Irish tit-for-tat hits UK applicants

January 28, 2005

Ireland's universities have raised entry requirements for students from the UK in response to a new tariff for Irish students applying to study in Britain.

The move will make it harder for English students to obtain free university education in Ireland. In future, Irish universities will consider applications on the basis of four A levels, rather than three.

The number of applications from the UK is expected to rise significantly from next year when top-up fees are introduced in England; in contrast, tuition fees are off the political agenda in Ireland for the foreseeable future.

The new regulation follows the introduction by the Universities and Colleges Admissions Service of a tariff arrangement for Irish Leaving Certificate students applying to UK universities from 2006. In future, an honours Leaving Certificate will be the equivalent of two-thirds of an A level.

The corollary is that the A level is no longer equivalent to two Leaving Certificate subjects. Instead of a maximum of 170 points for an A level at Trinity College, for example, the most it will be worth in future is 150.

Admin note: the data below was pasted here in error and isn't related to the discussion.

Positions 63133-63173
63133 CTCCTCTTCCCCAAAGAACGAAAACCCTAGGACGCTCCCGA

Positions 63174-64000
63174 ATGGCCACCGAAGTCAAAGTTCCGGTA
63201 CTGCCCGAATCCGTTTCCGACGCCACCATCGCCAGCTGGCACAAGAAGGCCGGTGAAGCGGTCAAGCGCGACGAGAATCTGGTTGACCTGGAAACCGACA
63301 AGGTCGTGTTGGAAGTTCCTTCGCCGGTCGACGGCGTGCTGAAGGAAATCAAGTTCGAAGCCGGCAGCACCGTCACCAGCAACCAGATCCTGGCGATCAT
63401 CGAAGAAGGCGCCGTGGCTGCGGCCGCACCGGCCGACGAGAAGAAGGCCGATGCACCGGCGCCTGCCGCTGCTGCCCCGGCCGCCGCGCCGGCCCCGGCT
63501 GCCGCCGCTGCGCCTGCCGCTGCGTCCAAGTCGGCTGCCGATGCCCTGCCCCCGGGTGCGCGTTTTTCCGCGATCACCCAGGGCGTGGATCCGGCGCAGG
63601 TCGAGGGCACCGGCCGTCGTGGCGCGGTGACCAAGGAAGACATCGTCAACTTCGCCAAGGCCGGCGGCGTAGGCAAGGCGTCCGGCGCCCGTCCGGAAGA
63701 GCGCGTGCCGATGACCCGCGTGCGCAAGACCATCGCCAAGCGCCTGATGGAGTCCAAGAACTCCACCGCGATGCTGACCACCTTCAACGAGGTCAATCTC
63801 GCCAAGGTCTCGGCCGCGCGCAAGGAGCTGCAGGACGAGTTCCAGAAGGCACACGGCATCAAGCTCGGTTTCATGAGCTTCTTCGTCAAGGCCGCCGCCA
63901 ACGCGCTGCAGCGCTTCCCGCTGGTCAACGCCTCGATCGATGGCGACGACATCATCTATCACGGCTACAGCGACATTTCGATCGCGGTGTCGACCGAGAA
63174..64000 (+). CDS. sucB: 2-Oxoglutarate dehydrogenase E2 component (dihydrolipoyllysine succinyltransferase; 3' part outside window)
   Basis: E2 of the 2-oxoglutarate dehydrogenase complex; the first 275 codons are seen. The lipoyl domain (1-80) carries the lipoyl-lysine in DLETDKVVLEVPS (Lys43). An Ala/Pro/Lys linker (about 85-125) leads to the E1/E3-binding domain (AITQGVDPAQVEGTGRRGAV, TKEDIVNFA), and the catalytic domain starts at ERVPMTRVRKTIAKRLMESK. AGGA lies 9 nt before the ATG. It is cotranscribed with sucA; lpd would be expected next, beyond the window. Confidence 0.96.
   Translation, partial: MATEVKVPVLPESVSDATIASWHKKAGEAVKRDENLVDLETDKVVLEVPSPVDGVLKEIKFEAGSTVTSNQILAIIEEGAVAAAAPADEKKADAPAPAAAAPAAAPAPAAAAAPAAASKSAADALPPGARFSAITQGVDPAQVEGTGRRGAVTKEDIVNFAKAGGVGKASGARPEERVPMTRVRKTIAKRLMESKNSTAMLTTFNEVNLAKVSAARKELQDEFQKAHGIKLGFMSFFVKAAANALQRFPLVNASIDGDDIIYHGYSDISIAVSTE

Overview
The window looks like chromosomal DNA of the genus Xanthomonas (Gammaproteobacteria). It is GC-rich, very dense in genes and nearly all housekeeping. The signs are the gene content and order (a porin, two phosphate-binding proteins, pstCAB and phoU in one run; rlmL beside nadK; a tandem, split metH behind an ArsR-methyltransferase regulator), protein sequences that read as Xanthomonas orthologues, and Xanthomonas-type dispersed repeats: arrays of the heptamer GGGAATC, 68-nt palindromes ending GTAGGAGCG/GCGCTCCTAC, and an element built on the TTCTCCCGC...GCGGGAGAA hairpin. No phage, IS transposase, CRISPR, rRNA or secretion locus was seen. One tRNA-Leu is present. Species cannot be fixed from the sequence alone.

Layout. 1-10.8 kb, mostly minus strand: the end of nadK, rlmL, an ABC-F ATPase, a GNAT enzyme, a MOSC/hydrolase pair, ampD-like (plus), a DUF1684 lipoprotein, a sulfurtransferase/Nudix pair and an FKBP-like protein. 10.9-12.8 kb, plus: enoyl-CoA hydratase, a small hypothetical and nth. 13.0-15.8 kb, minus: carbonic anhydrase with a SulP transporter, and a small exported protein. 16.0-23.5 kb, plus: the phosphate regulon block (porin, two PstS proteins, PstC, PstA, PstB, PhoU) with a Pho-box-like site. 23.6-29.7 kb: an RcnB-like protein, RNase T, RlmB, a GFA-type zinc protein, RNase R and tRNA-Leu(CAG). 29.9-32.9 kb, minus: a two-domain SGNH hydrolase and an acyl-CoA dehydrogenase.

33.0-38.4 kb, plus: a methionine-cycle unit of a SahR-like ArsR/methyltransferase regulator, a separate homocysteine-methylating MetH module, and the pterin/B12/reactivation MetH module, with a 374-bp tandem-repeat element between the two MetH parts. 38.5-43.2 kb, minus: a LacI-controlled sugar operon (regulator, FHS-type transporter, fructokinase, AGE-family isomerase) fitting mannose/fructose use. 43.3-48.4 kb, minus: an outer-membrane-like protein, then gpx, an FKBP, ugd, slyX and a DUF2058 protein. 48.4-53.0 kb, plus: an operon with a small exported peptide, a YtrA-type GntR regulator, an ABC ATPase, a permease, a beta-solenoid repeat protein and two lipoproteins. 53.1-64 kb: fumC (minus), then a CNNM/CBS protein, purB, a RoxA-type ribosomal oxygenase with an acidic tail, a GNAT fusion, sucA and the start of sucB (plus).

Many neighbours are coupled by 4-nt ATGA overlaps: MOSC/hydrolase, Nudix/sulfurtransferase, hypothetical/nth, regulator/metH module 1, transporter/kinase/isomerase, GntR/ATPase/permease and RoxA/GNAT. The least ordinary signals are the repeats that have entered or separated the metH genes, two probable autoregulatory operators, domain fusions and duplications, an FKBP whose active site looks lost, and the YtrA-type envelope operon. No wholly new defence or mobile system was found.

Entry into courses such as medicine generally requires 560-570 points.

The change has annoyed schools in Northern Ireland. Although an interim arrangement has been made for 2005, it is expected that there will henceforth be fewer A-level holders getting into high-demand courses such as medicine and law in the Republic.

* MediaLab Europe, the research centre funded by the Irish Government in collaboration with Nicholas Negroponte, professor of media technology at the Massachusetts Institute of Technology, is to close with the loss of 50 jobs after just five years. The Government, which has already invested €35 million (£24 million), was asked to provide e9 million more when MediaLab failed to attract sufficient private sponsorship.

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